|IMF Managing Director Kristalina Georgieva (Photo: Reuters)
The International Monetary Fund (IMF) last Thursday warned that the global economy is facing the risk of a prolonged severe recession. Many international financial institutions have issued similar warnings, which reflects the alarming reality that all large economies are seeing slower growth.
Worrisome reality and forecasts
The IMF estimates that from now to 2026, global GDP will lose about 4 trillion USD, equivalent to the GDP of Germany, Europe's largest economy. IMF Managing Director Kristalina Georgieva described the loss as a "huge setback for the world economy".
The IMF says that there are three main factors threatening global economic growth: the energy crisis in Europe due to the Russia-Ukraine conflict, record-high inflation in the US, the world's largest economy, and bad real estate market developments in China, the world’s second largest economy. The IMF has lowered its forecast for global GDP growth to 3.2% in 2022 and 2.9% in 2023.
The World Trade Organization lowered its forecast for global growth in 2023 from 3.3% to 2.3%. The WTO warns that GDP growth could fall even more if central banks raise interest rates too aggressively to curb inflation. Global imports and exports will increase only 1% in 2023, which is less than a third of the previous forecast of 3.4%.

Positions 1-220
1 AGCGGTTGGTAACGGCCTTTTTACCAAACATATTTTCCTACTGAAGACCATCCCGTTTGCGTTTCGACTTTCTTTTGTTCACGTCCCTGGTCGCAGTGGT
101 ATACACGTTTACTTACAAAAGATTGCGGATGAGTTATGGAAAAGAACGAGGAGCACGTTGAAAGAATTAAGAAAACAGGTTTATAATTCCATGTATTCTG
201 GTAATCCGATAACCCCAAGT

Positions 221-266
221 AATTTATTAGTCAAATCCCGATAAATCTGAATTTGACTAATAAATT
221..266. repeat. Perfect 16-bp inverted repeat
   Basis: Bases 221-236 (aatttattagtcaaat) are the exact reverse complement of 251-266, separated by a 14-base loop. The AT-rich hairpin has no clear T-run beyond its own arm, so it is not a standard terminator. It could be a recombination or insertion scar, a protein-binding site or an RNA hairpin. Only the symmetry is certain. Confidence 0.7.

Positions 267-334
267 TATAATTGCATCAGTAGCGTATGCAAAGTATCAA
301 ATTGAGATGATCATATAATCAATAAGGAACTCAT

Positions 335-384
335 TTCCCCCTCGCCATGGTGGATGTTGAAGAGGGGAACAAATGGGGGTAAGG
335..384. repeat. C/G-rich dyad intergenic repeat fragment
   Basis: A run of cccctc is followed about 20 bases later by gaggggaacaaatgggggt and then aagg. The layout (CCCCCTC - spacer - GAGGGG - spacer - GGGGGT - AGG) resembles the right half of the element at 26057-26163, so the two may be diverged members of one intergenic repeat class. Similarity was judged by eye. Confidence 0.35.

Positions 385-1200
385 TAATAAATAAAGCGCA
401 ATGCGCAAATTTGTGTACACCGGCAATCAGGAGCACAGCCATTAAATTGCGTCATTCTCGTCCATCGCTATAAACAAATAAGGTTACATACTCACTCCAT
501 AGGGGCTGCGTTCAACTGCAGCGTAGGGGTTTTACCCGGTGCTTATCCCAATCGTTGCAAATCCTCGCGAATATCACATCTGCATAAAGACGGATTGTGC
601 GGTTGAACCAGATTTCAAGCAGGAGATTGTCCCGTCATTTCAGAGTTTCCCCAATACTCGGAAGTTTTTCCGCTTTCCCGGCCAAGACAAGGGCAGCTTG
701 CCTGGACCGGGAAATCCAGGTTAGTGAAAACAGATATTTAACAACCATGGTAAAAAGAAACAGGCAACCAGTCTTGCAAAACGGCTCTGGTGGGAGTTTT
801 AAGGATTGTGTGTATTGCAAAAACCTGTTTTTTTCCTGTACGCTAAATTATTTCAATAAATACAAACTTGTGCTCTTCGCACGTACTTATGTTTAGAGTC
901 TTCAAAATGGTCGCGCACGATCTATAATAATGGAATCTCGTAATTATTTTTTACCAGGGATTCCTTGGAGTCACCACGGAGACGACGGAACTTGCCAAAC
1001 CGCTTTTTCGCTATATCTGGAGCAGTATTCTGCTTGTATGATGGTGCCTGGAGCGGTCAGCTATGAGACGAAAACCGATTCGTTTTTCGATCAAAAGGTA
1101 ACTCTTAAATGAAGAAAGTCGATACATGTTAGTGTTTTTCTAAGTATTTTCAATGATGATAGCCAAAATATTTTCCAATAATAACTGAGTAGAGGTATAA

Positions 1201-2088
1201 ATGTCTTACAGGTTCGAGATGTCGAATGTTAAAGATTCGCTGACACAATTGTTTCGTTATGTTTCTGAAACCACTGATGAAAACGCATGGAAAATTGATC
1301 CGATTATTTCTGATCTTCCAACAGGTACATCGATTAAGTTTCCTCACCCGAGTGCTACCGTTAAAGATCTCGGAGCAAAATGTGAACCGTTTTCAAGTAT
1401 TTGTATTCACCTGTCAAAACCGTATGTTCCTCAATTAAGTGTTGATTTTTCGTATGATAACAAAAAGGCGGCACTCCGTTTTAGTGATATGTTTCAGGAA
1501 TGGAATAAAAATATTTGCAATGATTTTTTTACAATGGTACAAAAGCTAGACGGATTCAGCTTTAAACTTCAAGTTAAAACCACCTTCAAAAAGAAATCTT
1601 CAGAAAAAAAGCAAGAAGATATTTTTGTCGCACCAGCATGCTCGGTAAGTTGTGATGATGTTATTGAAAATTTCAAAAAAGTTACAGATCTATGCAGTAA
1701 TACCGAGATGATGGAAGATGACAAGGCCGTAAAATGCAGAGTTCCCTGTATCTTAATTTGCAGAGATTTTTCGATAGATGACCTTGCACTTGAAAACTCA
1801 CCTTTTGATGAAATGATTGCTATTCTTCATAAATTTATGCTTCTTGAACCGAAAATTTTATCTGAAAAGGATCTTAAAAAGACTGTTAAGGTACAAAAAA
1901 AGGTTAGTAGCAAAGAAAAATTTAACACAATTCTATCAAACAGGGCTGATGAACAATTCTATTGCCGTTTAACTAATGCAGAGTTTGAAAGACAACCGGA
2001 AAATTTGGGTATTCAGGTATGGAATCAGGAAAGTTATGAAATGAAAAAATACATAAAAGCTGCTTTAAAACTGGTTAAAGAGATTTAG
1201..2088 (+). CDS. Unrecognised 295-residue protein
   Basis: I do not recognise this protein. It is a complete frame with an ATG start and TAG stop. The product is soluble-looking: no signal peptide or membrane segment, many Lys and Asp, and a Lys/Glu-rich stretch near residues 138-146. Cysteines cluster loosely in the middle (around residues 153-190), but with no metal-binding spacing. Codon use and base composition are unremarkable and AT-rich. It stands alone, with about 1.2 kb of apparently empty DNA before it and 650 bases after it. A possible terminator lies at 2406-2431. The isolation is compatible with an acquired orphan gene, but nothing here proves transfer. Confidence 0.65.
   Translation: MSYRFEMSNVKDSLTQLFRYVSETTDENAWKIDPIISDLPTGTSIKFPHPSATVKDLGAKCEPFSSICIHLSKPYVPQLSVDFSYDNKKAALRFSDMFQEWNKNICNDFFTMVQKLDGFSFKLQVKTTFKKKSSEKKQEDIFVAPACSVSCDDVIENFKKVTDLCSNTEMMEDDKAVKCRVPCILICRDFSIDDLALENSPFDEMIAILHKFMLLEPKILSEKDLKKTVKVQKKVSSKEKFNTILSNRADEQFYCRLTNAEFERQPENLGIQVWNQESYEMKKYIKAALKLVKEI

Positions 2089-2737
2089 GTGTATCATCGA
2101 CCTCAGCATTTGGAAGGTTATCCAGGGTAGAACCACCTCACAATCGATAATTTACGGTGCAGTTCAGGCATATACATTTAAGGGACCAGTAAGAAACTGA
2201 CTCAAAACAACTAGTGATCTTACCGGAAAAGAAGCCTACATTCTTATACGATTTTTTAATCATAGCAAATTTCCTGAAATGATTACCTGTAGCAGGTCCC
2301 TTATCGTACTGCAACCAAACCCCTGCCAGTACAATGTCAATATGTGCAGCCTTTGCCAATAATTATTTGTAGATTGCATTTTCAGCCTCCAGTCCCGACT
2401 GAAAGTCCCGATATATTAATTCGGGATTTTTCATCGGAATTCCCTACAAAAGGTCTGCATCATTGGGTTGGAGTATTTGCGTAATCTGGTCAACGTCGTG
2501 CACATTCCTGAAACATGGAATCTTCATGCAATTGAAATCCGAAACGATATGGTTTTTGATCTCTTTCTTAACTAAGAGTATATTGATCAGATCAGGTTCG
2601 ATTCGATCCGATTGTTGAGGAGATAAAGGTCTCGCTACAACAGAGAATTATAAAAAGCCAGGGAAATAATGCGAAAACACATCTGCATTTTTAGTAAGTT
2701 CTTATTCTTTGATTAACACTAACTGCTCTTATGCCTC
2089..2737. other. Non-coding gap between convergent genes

US businesses acknowledge the risk of recession
In a survey of 400 US CEOs published last week by the world's leading auditing firm KPMG, 91% of the CEOs predicted a recession in the next 12 months. Only 34% think the recession will be mild and brief.
The consulting firm Marcum and the Frank G. Zarb School of Business at Hofstra University published a survey in September showing similar results, with more than 90% of CEOs of medium-sized companies in the US saying they’re worried about a recession.
Economists point to multiple indicators that the global economy is entering a recess: the strong appreciation of the USD, the US economy slowing down, the business community tightening spending and investment, the stock market going down, and geopolitical instability increasing in many regions.
The UN, international financial institutions, and economists are warning governments to be more cautious with inflation countermeasures and pay special attention to their most vulnerable citizens.
Speaking at Georgetown University last Thursday, IMF Managing Director Kristalina Georgieva said that excessive monetary tightening measures will push the world into a prolonged recession. Governments are advised to respond with targeted, temporary fiscal policies to support the hardest-hit groups.
The Annual Report on Global Economic Outlook of the UN Conference on Trade and Development (UNCTAD) warned this month that further tightening of monetary policy and higher interest rates will inevitably cause greater damage. It said raising interest rates does not help much in solving food and energy shortages.
Policy makers should focus on limiting energy prices and tax the windfall profits of energy companies. UNCTAD Secretary-General Rebeca Grynspan said: “There’s still time to step back from the edge of recession. We have the tools to calm inflation and support all vulnerable groups.”